EFCNI Welcomes Platinum Partner AstraZeneca to Raise Awareness of RSV



With EFCNI’s long standing leadership in preterm infants’ health and well-being, and AstraZeneca’s heritage in the RSV space, this partnership aims to increase awareness and educate parents and healthcare providers about the signs and symptoms of this challenging condition and available preventative options.

In celebration of EFCNI’s platinum partnership with AstraZeneca, we had the opportunity to sit down with three leaders from AstraZeneca’s RSV team to ask about their work within the disease area. RSV is a very common, contagious seasonal virus that is easily transmissible from person to person through respiratory droplets, for example through coughing or sneezing.[1,2] While most babies with RSV will only experience mild, cold-like symptoms, serious cases of RSV can have a significant impact and even be life-threatening.[2] Here at EFCNI we care deeply for the well-being of all new-borns and know the potential threat that RSV can have on infants, especially those born preterm or with underlying health issues, and their families worldwide. That’s why we are proud to partner with AstraZeneca and share their ambition to improve RSV care for infants worldwide.

What excites you most about future medical advances in RSV?
Catia Ferreira, Global Medical Leadership:
  Worldwide, RSV is a leading cause of acute lower respiratory tract infections (LRTI), such as bronchiolitis and pneumonia, in infants and young children.[3] Sadly, one in every 160 children younger than five years old who develop a LRTI caused by RSV will die.[4,5] There’s a clear and urgent need to advance the science. Despite no currently available treatment options for RSV, I’m excited to see rapid advancements in medicine. The future for vulnerable infants now looks significantly more positive than it once was. I’m proud to work for AstraZeneca, where we continuously strive to find innovative preventative solutions to combat this challenging virus.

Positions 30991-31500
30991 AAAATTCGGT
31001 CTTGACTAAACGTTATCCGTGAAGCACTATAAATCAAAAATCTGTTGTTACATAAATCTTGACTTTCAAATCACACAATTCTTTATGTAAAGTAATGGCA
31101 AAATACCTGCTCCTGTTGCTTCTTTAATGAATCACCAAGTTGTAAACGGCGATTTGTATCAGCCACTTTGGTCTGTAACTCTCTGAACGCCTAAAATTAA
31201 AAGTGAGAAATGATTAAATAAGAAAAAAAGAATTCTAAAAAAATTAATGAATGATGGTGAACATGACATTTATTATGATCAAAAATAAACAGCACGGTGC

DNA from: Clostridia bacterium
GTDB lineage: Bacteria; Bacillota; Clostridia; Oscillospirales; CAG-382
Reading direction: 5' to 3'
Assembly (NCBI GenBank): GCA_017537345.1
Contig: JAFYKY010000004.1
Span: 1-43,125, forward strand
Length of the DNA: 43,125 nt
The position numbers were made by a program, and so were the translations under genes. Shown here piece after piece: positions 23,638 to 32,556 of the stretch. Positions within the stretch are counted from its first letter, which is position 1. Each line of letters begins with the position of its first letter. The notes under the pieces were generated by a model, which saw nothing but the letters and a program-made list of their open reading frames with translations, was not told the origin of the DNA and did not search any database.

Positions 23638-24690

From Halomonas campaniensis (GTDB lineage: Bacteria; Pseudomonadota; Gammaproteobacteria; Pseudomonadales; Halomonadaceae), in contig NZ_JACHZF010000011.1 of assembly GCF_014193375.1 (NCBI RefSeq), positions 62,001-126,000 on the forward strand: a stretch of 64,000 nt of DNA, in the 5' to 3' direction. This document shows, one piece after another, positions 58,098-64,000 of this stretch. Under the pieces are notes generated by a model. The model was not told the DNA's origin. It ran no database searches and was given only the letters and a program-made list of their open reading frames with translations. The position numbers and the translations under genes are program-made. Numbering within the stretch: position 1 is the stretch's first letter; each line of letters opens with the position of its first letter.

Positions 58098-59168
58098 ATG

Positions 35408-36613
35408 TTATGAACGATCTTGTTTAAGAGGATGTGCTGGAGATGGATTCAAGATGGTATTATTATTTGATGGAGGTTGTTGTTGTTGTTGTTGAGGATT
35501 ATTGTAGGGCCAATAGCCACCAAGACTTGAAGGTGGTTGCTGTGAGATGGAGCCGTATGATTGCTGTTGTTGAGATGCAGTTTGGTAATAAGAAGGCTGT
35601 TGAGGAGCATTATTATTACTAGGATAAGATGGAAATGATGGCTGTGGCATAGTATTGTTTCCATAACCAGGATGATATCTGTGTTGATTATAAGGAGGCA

What is it about your role on the RSV team that gets you out of bed in the morning?
Tonya Villafana, Vice President, Global Franchise Head, Infection:  COVID-19 has shined a light on respiratory diseases. Even prior to the pandemic, respiratory diseases requiring medical treatment have been associated with increased costs to the healthcare system.[6] The importance of medicines and preventative options that can keep patients from becoming seriously ill and out of the hospital is even greater now. This is particularly true for some of our most vulnerable patients, infants and children that we have a responsibility to protect against an incredibly common but less-known respiratory infection – RSV. I have been working on viruses for more than twenty years and in RSV for 12 years. Seeing how the work we do at AstraZeneca everyday impacts vulnerable children around the world is incredible. I know that what we do contributes to saving lives and that’s what gets me out of bed in the morning.

Why is AstraZeneca the right company to help parents and infants with RSV?
Laura Roth, Global Commercial Director, RSV: I am incredibly proud of AstraZeneca’s commitment to help protect infants who are at high risk of RSV, an illness that will affect nearly all infants before their second birthday.[7,8] Preparedness against RSV disease is high on the radar of governments and the clinical community, as countries around the world start to re-open and levels of RSV immunity are relatively low. At AstraZeneca, we are building on our longstanding heritage in respiratory diseases to help ensure that vulnerable infants, preterm babies for instance, are not at risk of RSV and we are working to provide the education and support parents and the clinical community need to combat this illness.



  1. Jones A. RSV: when it’s more than just a cold. Updated November 4, 2019. Accessed June 22, 2020.
  2. Piedimonte G, Perez MK. Respiratory syncytial virus infection and bronchiolitis. Pediatr Rev. 2014;35(12):519-530. doi:10.1542/pir.35-12-519
  3. Lu B, Liu H, Tabor DE, et al. Emergence of new antigenic epitopes in the glycomproteins of human respiratory syncytial virus collected from a US surveillance study, 2015-17. Sci Rep. 2019;9(1):3898. Doi:10.100.38/s41598-019-40387-7
  4. Nair H, et al. Global burden of acute lower respiratory infections due to respiratory syncytial virus in young children: a systematic review and meta-analysis. Lancet. 2010 May 1; 375(9725):1545-55.
  5. Stein RT, et al. Respiratory syncytial virus hospitalization and mortality: Systematic review and meta-analysis. Pediatric Pulmonology (2017) 52:556-569. doi: 10.1002/ppul.23570.
  6. Leistner, R, et al. “Attributable Costs of Ventilator-Associated Lower Respiratory Tract Infection (LRTI) Acquired on Intensive Care Units: a Retrospectively Matched Cohort Study.” Antimicrobial Resistance and Infection Control. 2013;2(1):13., doi:10.1186/2047-2994-2-13.
  7. Glezen WP et al. Am J Dis Child. 1986;140(6):543-546
  8. Collins et al. Journal of Virology. 2008:2040–2055